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Old 12-08-2010, 09:36 AM   #2
tony hipchest
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Default Re: Troy Polamalu: A Lesson In Design

great breakdown. everyone should click the link to see the purty pictures. also greg easterbrook is proven more wrong and a know-it-all, blowhard (while minimizing troys talent) in regards to this play-

Dick LeBeau's zone rush -- TMQ prefers that term because often it isn't a blitz when only four defenders cross the line of scrimmage -- is about choreography that creates confusion regarding who's rushing and who's dropping. When it works, one rusher comes through the line unblocked. Announcers and fans see that action and think, "He made a great play." Actually he's done the easiest thing in sports, simply run straight ahead. It is the rush choreography -- happening before the snap and resulting in a rusher who isn't blocked -- that's impressive. A quarterback who sees the blitz coming usually has a man open -- all that's needed is for blockers to slow the rush for an instant. For a blitz to be devastating, somebody's got to come unblocked -- otherwise the ball will be gone.

Baltimore leading 10-6 with 3:22 remaining, the Nevermores had second-and-5 on their 43. LeBeau correctly guessed that Baltimore would pass, since the Steelers had been stopping the run -- though given the pace of the game, two rushes to grind the clock, followed by a punt, might not have been bad for the home team that also has a power defense. Pittsburgh showed mega-blitz, with seven men walking up to the line and shifting positions twice. At the snap, five actually rushed; Troy Polamalu came through unblocked and tomahawked the ball out of Joe Flacco's hand. Elegant blitz choreography!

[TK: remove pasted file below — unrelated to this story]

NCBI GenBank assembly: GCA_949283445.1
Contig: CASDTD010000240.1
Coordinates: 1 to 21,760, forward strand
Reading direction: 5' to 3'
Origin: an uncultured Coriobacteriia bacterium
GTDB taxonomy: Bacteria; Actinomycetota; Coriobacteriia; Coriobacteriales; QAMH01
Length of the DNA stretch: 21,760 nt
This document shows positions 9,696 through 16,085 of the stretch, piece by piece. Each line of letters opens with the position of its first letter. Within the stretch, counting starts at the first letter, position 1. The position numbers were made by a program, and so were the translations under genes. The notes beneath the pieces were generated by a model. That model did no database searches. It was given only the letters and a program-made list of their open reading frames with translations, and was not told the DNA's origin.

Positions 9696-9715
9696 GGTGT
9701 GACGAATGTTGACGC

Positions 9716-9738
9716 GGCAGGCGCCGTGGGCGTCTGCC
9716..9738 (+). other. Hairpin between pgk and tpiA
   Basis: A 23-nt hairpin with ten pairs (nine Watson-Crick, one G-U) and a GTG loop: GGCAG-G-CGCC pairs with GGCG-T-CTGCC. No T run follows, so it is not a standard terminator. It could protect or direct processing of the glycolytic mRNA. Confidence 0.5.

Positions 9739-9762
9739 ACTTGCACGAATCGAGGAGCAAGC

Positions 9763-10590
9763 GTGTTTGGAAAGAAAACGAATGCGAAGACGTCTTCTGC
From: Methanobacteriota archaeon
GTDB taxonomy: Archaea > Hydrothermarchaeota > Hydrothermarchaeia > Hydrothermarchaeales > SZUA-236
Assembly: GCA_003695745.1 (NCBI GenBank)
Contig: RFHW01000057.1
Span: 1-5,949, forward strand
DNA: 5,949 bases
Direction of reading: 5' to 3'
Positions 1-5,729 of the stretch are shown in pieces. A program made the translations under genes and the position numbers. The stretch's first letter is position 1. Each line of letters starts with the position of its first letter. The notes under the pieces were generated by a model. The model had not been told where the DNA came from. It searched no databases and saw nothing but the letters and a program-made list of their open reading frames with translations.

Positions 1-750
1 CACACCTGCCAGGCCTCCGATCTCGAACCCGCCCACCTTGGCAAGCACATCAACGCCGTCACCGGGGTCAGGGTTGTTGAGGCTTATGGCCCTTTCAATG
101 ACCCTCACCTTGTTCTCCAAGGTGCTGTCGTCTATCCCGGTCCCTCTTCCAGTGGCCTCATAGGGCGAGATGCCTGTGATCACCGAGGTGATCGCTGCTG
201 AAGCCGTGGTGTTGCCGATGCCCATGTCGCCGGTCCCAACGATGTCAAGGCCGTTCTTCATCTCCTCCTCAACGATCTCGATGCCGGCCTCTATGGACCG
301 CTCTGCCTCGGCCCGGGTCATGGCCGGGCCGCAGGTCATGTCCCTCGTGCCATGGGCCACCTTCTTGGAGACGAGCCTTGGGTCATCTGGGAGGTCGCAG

Now the Steelers have third-and-9 on the Ravens' 9, still trailing 10-6 with 2:58 remaining. A pass is likely, as Baltimore has also been stopping the Pittsburgh rush. The Ravens walk up six to the line, showing blitz, but there's no deception regarding who will come. At the snap, all six plow straight ahead, and six Pittsburgh blockers each get a piece of a man, slowing the rush just enough that Ben Roethlisberger can release a "hot read" toss to undrafted Isaac Redman of Division II Bowie State. Because six men rushed, the hot-read completion became a touchdown and the winning points. On Baltimore's final drive, Pittsburgh did nothing funky, simply rushing four. Flacco kept anticipating the blitz but not getting it -- which was, itself, effective, especially when Flacco threw short, hot-read type passes on the Ravens' last two downs, when they needed major yardage.
some of these national writers really need to do a bit of research before making such grand statements. tomlin and the players all acknowledged that they guessed baltimore would run the ball, thus had a run blitz called.

tomlin attributed the great play to troys freakish instincts and talents. troy attributed it to leabeau putting him in the right position.

either way, pinning it on a simple DC "guess' is pretty far off the mark of what always makes a great play happen.
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